Local Author Delves Into a Dark Family Secret

Molly Walling had been married and raised a family. Now she was divorced, had an empty nest, and was wondering what the next phase of her life might bring. Then came the phone call in 2006 that would change her priorities—and her life.

Her brother, Jay Fields, had been to an uncle’s funeral in Florida. He found out there that their father had killed a man while living in the Mississippi Delta. Molly was shocked. She didn’t know what to do with this new information.

Having moved to Asheville about five years earlier from Bristol, where she had lived much of her life, Molly was teaching writing at the University of North Carolina—Asheville, and pursuing a Master of Fine Arts in Creative Nonfiction from Goucher College in Maryland, a low-residency program. Her mentor professor at Goucher said he didn’t think she could ignore this story. “It had me in its grasp,” Molly says.

What followed was a relentless pursuit of what happened on December 12, 1946, in Mississippi. The end result is Molly’s book, Death in the Delta: Uncovering a Mississippi Family Secret, which was published recently by The University Press of Mississippi.

The book project was challenging for many reasons. Because it had been 50 years since the shooting in Anguilla, Mississippi, few people were alive that had the slightest recollection of the incident, and those who did seemed to have varied versions of what happened. With her father being a white man of privilege, a crime against black men was covered up at worst or downplayed at best. Written accounts in area newspapers and court records were few and lacking in detail. Molly read historical accounts of the 1940s and ’50s seeking context and perspective on the events of 1946 and the years that followed. Pursuing the truths raised the ire of several family members who suggested that Molly “let sleeping dogs lie.” Extensive research, including several trips to Mississippi, and editing culminated in about three rewrites of the book.

Molly looked, too, at how the incident may have weighed heavily on family dynamics. She looked at her own past in a new light. The family moved from Mississippi to Knoxville and then Bristol. Family relations became more strained. Alcohol became a bigger part of daily life. What could have been an idyllic life in Bristol slowly slipped into a constant and palpable tension.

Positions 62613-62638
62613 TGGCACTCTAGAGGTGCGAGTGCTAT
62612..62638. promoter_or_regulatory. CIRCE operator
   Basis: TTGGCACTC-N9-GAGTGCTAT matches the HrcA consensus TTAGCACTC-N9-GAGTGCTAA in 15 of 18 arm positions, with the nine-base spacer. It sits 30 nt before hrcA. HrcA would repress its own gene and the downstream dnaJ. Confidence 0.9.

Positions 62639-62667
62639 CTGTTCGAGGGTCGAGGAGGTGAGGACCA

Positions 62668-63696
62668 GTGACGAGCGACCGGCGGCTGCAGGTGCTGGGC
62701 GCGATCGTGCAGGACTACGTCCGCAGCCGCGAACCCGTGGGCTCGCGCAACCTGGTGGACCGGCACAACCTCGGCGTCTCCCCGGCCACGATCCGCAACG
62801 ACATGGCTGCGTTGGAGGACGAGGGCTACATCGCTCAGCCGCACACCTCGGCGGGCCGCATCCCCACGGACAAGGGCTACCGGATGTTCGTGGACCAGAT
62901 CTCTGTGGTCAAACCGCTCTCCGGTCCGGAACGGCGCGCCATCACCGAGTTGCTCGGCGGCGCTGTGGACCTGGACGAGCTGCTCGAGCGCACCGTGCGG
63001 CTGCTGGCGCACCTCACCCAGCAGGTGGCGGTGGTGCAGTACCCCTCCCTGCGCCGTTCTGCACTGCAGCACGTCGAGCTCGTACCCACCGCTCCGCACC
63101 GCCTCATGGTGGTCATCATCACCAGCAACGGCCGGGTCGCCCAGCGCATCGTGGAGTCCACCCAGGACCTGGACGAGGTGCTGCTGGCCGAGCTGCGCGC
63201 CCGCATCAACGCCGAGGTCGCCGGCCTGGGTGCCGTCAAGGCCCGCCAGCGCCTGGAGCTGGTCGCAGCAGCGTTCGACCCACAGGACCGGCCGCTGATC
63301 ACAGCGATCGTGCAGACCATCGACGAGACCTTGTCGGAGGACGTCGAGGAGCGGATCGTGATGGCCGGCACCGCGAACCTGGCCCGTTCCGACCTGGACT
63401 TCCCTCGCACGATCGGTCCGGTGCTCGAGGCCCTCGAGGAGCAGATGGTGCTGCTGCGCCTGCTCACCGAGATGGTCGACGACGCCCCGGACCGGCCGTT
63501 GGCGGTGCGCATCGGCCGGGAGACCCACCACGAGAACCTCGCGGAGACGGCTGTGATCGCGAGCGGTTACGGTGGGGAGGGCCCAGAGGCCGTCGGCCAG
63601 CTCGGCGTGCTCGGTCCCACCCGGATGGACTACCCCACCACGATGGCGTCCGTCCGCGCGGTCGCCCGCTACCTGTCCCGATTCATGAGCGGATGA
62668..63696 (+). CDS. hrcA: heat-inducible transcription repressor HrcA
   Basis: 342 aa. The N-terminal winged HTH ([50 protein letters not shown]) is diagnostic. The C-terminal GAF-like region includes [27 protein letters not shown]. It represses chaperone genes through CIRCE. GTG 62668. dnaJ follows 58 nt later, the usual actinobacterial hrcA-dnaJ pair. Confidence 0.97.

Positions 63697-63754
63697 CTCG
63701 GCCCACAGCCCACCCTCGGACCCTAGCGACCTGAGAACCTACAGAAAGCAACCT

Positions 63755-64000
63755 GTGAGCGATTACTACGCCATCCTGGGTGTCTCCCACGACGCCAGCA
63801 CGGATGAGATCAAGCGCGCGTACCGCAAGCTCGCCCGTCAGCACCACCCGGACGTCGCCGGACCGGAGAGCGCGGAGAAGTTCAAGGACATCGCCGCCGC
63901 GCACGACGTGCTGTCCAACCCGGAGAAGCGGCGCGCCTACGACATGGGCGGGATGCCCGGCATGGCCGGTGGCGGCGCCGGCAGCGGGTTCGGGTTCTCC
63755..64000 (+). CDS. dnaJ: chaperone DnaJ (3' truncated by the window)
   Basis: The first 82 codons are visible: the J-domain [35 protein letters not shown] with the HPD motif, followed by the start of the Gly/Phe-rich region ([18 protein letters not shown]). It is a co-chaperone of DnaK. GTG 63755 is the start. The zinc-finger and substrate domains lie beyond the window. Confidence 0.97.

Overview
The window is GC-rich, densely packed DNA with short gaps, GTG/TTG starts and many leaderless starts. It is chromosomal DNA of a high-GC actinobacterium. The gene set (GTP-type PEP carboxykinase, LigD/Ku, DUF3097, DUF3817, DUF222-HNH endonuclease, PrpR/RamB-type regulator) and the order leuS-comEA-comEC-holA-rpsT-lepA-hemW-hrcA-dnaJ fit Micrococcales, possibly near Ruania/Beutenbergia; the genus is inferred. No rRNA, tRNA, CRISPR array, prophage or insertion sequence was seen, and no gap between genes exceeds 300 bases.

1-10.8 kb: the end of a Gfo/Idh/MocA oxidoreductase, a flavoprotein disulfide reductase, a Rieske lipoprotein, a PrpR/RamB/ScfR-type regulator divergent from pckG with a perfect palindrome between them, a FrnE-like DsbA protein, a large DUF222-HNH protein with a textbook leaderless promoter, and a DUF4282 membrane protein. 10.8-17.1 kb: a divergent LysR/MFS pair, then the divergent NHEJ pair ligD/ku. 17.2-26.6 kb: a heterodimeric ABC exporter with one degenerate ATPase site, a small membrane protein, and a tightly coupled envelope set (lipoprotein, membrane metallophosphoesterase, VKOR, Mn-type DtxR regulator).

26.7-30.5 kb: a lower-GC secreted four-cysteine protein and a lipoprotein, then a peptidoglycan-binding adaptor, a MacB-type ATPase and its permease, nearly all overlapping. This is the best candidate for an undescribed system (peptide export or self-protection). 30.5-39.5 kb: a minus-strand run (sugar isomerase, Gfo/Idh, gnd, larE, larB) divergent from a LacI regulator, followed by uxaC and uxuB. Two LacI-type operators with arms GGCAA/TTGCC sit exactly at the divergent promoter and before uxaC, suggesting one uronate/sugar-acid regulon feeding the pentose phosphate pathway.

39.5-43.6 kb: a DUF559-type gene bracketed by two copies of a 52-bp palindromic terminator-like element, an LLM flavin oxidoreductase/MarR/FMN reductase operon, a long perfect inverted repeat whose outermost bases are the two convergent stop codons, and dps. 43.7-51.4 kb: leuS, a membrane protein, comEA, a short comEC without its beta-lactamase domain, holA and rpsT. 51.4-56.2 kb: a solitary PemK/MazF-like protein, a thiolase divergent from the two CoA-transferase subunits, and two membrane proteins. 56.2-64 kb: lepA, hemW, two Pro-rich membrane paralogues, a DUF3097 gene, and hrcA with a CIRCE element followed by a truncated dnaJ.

As a writer of nonfiction, Molly knew her role was to peel back the layers to uncover the truth and tell a powerful story. She had to speak with the black families who lost loved ones. “I had to tell them that I’m really, really sorry for what happened,” Molly says. “And at the same time, I had to get as much information from them as I could about what may have actually happened.” She had to speak with her own family, many of whom resisted her meddling in the past. She needed to come to the other side of this story with more understanding.

Her book, therefore, carries two story arcs: the pursuit for the truth about what happened in Anguilla, Mississippi, in 1946 and the story of her own youth and the process of growing up in a family that held such a secret. The story reads as part memoir, part murder mystery.

Now that the book is on the shelves, Molly has attended an array of book signings and is happy to do more or to be contacted by book clubs interested in choosing her book. “The shelf life for a book is so short,” Molly says. “You put so much work into it and then it’s done and you’re left wondering, ‘What’s next?'”

The question is a good one. Molly still ponders what lies ahead. Budget cuts eliminated her position as a writing instructor at UNC-Asheville. She’s working three days a week at The Folk Art Center on the Blue Ridge Parkway. She loves quilting, meditation, yoga, and spending time with her grandkids while she tries to get her creative groove back. “I’ve just been tapped out creatively,” she says. But just as she never could have imagined the journey that would result from a single phone call in 2006, Molly knows another story is out there lurking somewhere, waiting to be told.

For more information about Molly Walling and her book Death in the Delta: Uncovering a Mississippi Family Secret, visit her website mollywalling.com.